Associate Provost Steven Light says Act didn't end racial discrimination
Barack Obama crushed a major racial barrier in 2008 when he was elected 44th president of the United States. People across the globe celebrated the Obama victory as a huge political milestone.
“Basking in the spotlight of history on election night as he addressed tens of thousands of supporters, the president-elect acknowledged the magnitude of what had just occurred,” writes Steven Light, professor of political science and public administration and associate provost for undergraduate education at the University of North Dakota, in the opening chapter of a new book that spotlights the Voting Rights Act of 1965 and its effects on minority representation.
President Obama told the cheering crowd in Chicago election night that “If there is anyone out there who still doubts that America is a place where all things are possible, tonight is your answer.”
|Steven Andrew Light (Ph.D. & MA Northwestern, B.A. Yale) is Associate Provost for Undergraduate Education, Professor of Political Science & Public Administration, and Co-Director of the Institute for the Study of Tribal Gaming Law and Policy at the University of North Dakota (UND).|
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|So, some folks argued that we had now reached the “post-Obama era” when the country no longer had to worry about racial equality, especially at the polls.|
But not so fast, argues Light in “The Law is Good:” The Voting Rights Act, Redistricting, and Black Regime Politics, which reads a lot more like a fascinating social novel full of interesting characters than the political science text it was written as.
“The end of the story has yet to be told,” Light says.
“As it happened,” Light writes, “Obama’s election corresponded with the timing of an appeal to the U.S. Supreme Court challenging the constitutionality of a key provision of the Voting Rights Act of 1965, the most important and effective civil rights law in U.S. history, and the major reason why, as an African American, Obama could vote, let alone become president.”
That challenge was struck down and the Voting Rights Act has been re-authorized, yet ongoing voting discrimination based on race or ethnicity underscores the continued need for vigilance on political equality,
“The Law is Good” addresses three questions of central importance to scholars, students and anyone else interested in the intersections of race and American politics, especially during the “post-Obama era”: What is the Voting Rights Act; how does it work; and do we still need it?
Light’s story revolves around an account of the struggle for minority voting rights and representation in the small-town south.
He deftly highlights how electoral success of African-American officials in Tallulah, Louisiana, stems from electoral districts drawn to comply with the Voting Rights Act. Light shows that despite that success, many challenges to equality still remain in towns like Tallulah. And, he notes, the upcoming round of redistricting following the 2010 Census is sure to generate lots more controversy about the ongoing role of race in America.
Light wrote the book not only as a scholarly work with significant research behind it, but also from his personal experience serving as a civil rights analyst in the U.S. Department of Justice’s Voting Section, where he looked closely at the politics and policy of race-based redistricting.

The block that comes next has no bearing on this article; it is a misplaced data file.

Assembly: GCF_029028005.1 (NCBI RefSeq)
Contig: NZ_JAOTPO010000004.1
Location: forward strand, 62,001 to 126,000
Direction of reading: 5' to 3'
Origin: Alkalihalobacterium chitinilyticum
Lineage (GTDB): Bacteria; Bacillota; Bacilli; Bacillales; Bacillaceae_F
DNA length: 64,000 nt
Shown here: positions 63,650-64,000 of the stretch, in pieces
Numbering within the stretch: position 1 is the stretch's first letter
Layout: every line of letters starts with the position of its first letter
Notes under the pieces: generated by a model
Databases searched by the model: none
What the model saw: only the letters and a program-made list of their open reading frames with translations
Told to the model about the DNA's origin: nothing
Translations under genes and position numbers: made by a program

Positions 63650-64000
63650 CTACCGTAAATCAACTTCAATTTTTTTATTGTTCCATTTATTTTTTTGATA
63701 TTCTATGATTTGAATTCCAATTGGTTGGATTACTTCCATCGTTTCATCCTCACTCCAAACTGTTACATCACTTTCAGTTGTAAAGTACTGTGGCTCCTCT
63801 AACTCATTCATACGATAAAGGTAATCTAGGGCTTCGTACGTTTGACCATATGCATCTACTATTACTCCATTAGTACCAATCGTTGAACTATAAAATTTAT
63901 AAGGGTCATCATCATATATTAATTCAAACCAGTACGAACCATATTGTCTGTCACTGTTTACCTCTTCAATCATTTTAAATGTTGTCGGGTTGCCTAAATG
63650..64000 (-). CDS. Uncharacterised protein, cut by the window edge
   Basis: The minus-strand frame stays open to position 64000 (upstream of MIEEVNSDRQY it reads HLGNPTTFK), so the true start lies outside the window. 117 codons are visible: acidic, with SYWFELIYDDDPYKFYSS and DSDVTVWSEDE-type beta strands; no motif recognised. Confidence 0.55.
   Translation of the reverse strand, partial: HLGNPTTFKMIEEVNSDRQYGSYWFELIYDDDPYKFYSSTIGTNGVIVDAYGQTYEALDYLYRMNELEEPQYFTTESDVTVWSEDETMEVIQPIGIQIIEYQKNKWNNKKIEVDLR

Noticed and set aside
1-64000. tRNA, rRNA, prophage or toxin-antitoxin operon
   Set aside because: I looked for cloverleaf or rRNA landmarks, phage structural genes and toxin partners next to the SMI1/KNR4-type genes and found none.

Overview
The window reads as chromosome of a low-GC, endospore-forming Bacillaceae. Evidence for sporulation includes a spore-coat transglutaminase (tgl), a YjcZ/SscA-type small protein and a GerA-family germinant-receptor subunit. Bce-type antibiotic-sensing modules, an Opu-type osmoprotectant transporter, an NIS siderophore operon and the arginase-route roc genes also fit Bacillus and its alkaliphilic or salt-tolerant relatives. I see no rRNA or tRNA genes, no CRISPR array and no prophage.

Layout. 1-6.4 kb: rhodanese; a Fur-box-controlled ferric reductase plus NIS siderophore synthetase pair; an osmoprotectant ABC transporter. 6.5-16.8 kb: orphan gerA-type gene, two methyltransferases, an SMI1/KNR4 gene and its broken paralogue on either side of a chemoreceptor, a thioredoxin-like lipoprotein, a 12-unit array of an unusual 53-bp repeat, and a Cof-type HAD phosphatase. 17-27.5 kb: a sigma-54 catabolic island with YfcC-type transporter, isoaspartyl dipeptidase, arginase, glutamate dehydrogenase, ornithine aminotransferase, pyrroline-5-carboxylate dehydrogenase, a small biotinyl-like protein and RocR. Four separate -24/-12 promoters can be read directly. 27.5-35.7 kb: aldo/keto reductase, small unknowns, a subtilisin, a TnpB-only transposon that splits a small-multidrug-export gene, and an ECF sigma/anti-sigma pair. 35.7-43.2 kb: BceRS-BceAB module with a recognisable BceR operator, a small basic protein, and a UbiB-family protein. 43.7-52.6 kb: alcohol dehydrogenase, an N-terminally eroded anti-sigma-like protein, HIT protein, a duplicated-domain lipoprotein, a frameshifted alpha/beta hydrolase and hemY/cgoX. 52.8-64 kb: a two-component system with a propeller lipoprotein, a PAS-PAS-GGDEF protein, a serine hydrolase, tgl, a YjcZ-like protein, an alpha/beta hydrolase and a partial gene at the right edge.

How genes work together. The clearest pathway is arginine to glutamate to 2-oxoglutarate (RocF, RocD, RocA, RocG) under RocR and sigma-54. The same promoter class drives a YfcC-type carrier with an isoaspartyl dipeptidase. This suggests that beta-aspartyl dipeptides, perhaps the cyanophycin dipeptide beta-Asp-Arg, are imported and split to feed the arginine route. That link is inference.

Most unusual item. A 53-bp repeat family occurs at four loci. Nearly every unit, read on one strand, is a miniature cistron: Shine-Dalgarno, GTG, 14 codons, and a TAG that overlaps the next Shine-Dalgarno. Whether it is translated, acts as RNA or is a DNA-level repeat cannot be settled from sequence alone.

“The Law is Good” is a must-read for understanding the political process of voting in the United States. The book will generate great discussions about the continuing role of race in American political, economic, and social life—yesterday, today, and tomorrow.
About Steven Light
Distinguished University of North Dakota political scientist and Associate Provost for Undergraduate Education Steven Light is a Yale graduate who received his Ph.D. from Northwestern.
Light—who is responsible for providing strategic vision and leadership on innovative and high-impact best practices in undergraduate education and also teaches and conducts research on American government, constitutional law, and race politics—joined the UND faculty in 2000. Before that, he taught at Marquette and Northwestern Universities, and served as a civil rights analyst in the U.S. Department of Justice Civil Rights Division, where he enforced the Voting Rights Act and assessed the effects of redistricting on minority representation.
Light also is co-director of UND’s Institute for the Study of Tribal Gaming Law and Policy, the first academic institute in the U.S. dedicated to understanding the impacts of casinos owned and operated by tribal governments.
With more than 40 articles and three books on the subject, Light is widely recognized as a leading national expert on Indian gaming. With frequent collaborator Kathryn R.L. Rand (dean, UND School of Law), Light has testified on Indian gaming regulation and oversight before the U.S. Senate Committee on Indian Affairs in Washington, D.C., and his first book was featured on C-SPAN’s Book TV. He is quoted regularly in such media outlets as the New York Times, public radio’s Marketplace, and Bloomberg. Light and Rand blog on Indian gaming at their Web site, Indian Gaming Now
In addition to tribal gaming, Light has published on best practices in university teaching and learning, including assessment and diversity, the policy effects of court decisions, and affirmative action. – 30 –
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